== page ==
Anemia or malnutrition are clinical manifestations of low blood, which can be due to blood that is lacking vitality and is low in volume, low in the body or low in pressure. Fatigue and looking ‘peaked’ are symptoms of low blood, as is dizziness upon standing (Cavender, 124). Blood builders and things that raise the blood, stimulate circulation and tone the veins are used in modern practice. Traditional remedies include cooking on iron pans, adding iron nails to water pitchers, as was eating spring greens and taking a compound of molasses and sulfur (Cavender, 124).
Thin blood is somewhat related to low blood, but it is more watery and occurs in thin and cold people. Frequent bruising, clammy skin, frequent urination and having a blue or purple tinge to the skin are common manifestations of thin blood (Wood, 22). Warming angelica or feverfew can be helpful to increase the circulation, while astringents like raspberry leaf, red root, rose hips are herbs useful as they tone the tissues and stop the leakage of fluid.
Thick blood is sometimes called oily blood. It can be caused by excess fat, sugar and other metabolites in the blood or when waste products from bad blood accumulate and coagulate. Blood viscosity is reduced, leading to stroke, heart attack, high cholesterol and obesity (24-25). Treatments for thick blood are many and share treatments with other blood conditions (especially high blood). Often alteratives are used, along with blood thinners (a bioregional favorite is tulip poplar), cooling fruits like huckleberry and aromatic circulatory stimulants like yarrow, safflower, angelica and sassafras.
Fast blood is related to hot blood, with the most obvious symptom being a racing heart beat. Hyperthyroidism and chronic stress can be present with fast blood, along with nervous energy or anxiousness. Sedatives are used to calm the nervous system, like poplar bark, motherwort, or hops; stronger antiseptics like figwort, echinacea and baptisia have been traditionally used in chronic, stagnant cases or with throbbing infections or pain (27).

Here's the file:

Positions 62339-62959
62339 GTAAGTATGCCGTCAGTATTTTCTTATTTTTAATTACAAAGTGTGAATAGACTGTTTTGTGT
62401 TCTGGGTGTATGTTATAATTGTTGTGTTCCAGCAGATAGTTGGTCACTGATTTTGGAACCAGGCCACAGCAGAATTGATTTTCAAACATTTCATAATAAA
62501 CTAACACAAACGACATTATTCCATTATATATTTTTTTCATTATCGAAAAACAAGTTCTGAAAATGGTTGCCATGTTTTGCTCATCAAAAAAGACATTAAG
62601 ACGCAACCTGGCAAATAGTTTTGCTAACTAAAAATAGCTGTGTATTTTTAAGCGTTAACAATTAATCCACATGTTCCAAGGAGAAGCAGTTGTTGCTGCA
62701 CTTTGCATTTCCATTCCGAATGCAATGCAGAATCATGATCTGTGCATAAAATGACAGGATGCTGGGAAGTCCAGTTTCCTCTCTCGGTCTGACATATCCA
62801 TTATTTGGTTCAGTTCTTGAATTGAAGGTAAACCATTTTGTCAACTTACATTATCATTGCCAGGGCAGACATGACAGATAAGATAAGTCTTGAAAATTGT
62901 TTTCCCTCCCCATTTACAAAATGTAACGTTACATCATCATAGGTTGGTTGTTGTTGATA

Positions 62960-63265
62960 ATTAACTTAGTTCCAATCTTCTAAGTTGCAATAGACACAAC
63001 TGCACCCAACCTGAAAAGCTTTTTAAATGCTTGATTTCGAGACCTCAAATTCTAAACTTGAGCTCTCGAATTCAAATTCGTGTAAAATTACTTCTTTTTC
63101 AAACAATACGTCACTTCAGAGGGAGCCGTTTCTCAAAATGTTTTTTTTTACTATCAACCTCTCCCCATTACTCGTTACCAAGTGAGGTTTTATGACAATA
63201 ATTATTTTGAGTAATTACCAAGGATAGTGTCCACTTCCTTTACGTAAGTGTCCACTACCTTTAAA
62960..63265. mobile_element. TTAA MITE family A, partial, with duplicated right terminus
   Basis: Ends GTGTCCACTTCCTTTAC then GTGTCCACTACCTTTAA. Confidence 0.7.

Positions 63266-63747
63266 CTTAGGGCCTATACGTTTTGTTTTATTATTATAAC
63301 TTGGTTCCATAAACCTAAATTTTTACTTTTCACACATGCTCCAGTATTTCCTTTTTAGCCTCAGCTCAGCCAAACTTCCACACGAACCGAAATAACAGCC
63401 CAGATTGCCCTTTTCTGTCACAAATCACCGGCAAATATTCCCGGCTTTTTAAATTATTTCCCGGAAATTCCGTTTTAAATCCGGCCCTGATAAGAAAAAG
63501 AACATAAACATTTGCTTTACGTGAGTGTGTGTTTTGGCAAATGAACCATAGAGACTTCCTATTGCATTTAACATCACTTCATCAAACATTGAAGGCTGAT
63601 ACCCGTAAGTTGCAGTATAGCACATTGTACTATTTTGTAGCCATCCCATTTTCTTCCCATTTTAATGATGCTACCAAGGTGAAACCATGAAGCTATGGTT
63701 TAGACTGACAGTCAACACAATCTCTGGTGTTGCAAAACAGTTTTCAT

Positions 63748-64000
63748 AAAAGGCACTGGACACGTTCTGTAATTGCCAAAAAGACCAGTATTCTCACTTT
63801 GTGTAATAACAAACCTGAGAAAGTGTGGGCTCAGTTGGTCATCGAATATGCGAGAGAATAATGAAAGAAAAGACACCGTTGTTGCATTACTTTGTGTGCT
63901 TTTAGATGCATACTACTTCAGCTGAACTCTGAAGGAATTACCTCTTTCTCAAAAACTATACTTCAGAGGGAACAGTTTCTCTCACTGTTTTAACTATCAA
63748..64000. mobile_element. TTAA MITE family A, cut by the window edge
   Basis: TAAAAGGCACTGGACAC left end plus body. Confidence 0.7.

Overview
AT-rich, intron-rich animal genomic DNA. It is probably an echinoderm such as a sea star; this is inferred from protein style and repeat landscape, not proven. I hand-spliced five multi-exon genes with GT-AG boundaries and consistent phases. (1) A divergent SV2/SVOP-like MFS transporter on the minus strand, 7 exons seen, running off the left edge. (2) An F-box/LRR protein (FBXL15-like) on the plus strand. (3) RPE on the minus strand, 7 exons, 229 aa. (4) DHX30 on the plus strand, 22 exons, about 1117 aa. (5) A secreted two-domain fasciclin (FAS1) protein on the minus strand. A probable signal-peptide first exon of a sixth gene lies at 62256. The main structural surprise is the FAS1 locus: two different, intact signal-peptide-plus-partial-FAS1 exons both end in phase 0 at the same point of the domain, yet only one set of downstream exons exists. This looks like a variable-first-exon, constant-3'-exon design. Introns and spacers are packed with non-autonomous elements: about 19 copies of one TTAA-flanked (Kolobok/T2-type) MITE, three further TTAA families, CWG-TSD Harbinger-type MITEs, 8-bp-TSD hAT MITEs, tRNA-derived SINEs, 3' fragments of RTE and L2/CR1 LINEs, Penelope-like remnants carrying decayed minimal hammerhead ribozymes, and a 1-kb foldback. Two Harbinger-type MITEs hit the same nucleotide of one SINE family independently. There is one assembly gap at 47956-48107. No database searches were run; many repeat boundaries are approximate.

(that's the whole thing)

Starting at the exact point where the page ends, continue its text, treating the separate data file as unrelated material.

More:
“Slow blood develops over a long time, due to chronic influences” (27), and is a more severe form of bad blood often with additional causative factors of cold, low or thick blood. Basically the vitality of the blood has been worn down, whether from constitutional weakness chronic or severe disease. Herbal treatments will vary according to the individual and the reason slow blood developed.
Hot blood can include fevers, infections or rashes, as well as a general hot constitution. Cold blood is similarly obvious in its’ meaning; it refers to states of coldness whether it be due to chills, spasms, arthritis or stiffness. Both hot blood and cold blood cross over a bit from their obvious naturalistic meanings of tending to excess heat and coldness respectively to the psychological realm. At the extremes, hot blooded people anger easily, have violent tendencies and live excessive lifestyles, while cold people are seen as tense, removed and are capable of premeditated crime (28-9).
Cavender, Anthony. Folk Medicine in Southern Appalachia.
Light, Phyllis. “Southern herbalism: Southern Herbalism, My Story”. An article from: New Life Journal [eDoc/Amazon Short].
Light, Phyllis. Lecture notes: Southern Folk Herbalism. 2007.
Matthews, Holly F. “Rootwork: Description of Ethnomedical System in the South.” Southern Medical Journal, July 1987, Vol. 80, No. 7.
Wood, Matthew. The Earthwise Herbal: A Complete Guide to New World Medicinal